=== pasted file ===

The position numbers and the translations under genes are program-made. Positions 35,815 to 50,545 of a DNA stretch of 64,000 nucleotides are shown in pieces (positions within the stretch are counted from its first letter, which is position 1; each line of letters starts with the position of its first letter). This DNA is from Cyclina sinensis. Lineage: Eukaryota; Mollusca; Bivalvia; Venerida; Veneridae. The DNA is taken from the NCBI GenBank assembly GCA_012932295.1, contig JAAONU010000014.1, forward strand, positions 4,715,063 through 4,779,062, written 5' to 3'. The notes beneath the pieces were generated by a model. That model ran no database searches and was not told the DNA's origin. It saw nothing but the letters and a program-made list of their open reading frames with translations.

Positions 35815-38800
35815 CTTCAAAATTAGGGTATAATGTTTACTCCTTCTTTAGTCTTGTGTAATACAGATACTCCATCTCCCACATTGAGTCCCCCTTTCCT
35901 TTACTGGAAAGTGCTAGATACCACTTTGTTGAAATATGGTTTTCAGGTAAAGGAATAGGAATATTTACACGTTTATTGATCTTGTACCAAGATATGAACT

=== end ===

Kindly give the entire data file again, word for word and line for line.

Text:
The position numbers and the translations under genes are program-made. Positions 35,815 to 50,545 of a DNA stretch of 64,000 nucleotides are shown in pieces (positions within the stretch are counted from its first letter, which is position 1; each line of letters starts with the position of its first letter). This DNA is from Cyclina sinensis. Lineage: Eukaryota; Mollusca; Bivalvia; Venerida; Veneridae. The DNA is taken from the NCBI GenBank assembly GCA_012932295.1, contig JAAONU010000014.1, forward strand, positions 4,715,063 through 4,779,062, written 5' to 3'. The notes beneath the pieces were generated by a model. That model ran no database searches and was not told the DNA's origin. It saw nothing but the letters and a program-made list of their open reading frames with translations.

Positions 35815-38800
35815 CTTCAAAATTAGGGTATAATGTTTACTCCTTCTTTAGTCTTGTGTAATACAGATACTCCATCTCCCACATTGAGTCCCCCTTTCCT
35901 TTACTGGAAAGTGCTAGATACCACTTTGTTGAAATATGGTTTTCAGGTAAAGGAATAGGAATATTTACACGTTTATTGATCTTGTACCAAGATATGAACT